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Exploit Kit Evolution During 2014 - Nuclear Pack

Published: 2014-12-18
Last Updated: 2014-12-18 20:06:13 UTC
by Johannes Ullrich (Version: 1)
1 comment(s)

This is a guest diary submitted by Brad Duncan.

Nuclear exploit kit (also known as Nuclear Pack) has been around for years.  Version 2.0 of Nuclear Pack was reported in 2012 [1] [2].  Blogs like malware.dontneedcoffee.com have mentioned version 3.0 of Nuclear Pack in posts during 2013 [3] [4].

This month, Nuclear Pack changed its traffic patterns.  The changes are significant enough that I wonder if Nuclear Pack is at version 4.  Or is this merely an evolution of version 3, as we've seen throughout 2014?  Let's look at the traffic.

In January 2014, traffic from Nuclear Pack was similar to what I'd seen in 2013.  Here's an example from January 24th using Java to infect a VM [5]:

2014 saw Fiesta exploit kit-style URLs from Nuclear Pack.  Also, like other exploit kits, Nuclear sent Flash and Silverlight exploits.  Here's an example from September 29th [6]:

The above example has Silverlight, Flash, PDF and IE exploits.  In each case, a payload was sent to the vulnerable VM.  The traffic consists of two TCP streams.  The images below show the separate streams and their HTTP GET requests:

These patterns are not far off from the beginning of the year.  I only saw additional exploits from Nuclear Pack that I hadn't noticed before.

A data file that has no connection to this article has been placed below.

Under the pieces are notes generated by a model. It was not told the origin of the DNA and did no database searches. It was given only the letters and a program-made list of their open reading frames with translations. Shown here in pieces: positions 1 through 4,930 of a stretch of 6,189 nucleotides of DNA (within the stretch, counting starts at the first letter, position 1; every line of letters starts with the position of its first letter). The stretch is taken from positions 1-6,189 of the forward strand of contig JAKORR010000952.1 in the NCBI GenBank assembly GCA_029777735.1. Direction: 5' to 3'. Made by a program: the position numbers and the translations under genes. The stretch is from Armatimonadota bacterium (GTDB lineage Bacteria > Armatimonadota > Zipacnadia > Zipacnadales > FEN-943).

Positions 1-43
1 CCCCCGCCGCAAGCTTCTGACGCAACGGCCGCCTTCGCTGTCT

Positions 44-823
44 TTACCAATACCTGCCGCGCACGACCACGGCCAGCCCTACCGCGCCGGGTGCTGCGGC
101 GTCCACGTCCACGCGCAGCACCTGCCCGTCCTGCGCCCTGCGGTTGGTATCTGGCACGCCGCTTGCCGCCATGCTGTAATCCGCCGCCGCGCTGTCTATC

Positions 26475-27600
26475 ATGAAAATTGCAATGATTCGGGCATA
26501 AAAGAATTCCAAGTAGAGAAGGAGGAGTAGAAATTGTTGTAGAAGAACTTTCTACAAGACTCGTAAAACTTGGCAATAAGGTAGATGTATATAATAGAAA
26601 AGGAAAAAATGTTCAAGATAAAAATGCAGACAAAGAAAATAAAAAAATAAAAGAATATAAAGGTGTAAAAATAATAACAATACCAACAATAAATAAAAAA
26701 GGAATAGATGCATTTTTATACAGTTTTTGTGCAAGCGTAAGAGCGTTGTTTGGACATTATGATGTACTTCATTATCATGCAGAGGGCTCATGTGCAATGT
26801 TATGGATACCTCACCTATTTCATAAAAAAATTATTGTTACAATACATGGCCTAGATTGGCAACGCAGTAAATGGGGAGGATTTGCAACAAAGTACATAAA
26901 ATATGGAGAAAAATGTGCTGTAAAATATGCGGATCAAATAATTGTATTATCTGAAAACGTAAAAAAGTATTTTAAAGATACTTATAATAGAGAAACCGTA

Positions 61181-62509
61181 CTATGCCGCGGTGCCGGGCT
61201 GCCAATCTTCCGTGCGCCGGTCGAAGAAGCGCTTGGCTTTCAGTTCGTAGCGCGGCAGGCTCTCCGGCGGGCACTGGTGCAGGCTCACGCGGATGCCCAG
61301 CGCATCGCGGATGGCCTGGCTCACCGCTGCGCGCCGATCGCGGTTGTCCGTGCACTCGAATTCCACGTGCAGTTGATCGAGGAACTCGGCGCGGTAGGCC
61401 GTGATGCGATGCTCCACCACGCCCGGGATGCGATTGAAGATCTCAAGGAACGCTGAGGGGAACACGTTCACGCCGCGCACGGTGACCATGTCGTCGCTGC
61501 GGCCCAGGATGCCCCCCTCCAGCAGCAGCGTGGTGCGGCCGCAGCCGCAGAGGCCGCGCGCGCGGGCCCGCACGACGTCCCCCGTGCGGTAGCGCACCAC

In December 2014, Nuclear Pack moved to a different URL structure.  I first noticed this on a pcap from Threatglass.com [7].  Initially, I'd mistaken the traffic for Angler exploit kit.  After reviewing the pcap in Security Onion, I realized this was Nuclear Pack.

Here's another Nuclear Pack example from 2014-12-12 [8]:

Since the change in URL patterns, Nuclear Pack is XOR-ing the malware payload.  The image below shows an example where one of payloads is XOR-ed with the ASCII string: DvnQkxI

The change in traffic patterns is fairly significant for Nuclear Pack.  I haven't found any reason on why the change occurred.  Is this merely an evolution, or do these changes indicate a new version of Nuclear Pack?

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Brad Duncan is a Security Analyst at Rackspace, and he runs a blog on malware traffic analysis at http://www.malware-traffic-analysis.net

 

References:

 

[1] http://blog.spiderlabs.com/2012/04/a-new-neighbor-in-town-the-nuclear-pack-v20-exploit-kit.html

[2] http://www.webroot.com/blog/2012/10/31/nuclear-exploit-pack-goes-2-0/

[3] http://malware.dontneedcoffee.com/2013/08/cve-2013-2465-integrating-exploit-kits.html

[4] http://3.bp.blogspot.com/-iqXmOKC5Zgk/UieYOEA8jPI/AAAAAAAAA_c/nlX2cgxhyZo/s1600/screenshot_2013-09-04_020.png

[5] http://malware-traffic-analysis.net/2014/01/24/index.html

[6] http://malware-traffic-analysis.net/2014/09/29/index.html

[7] http://threatglass.com/malicious_urls/firstliving-org

[8] http://malware-traffic-analysis.net/2014/12/12/index.html

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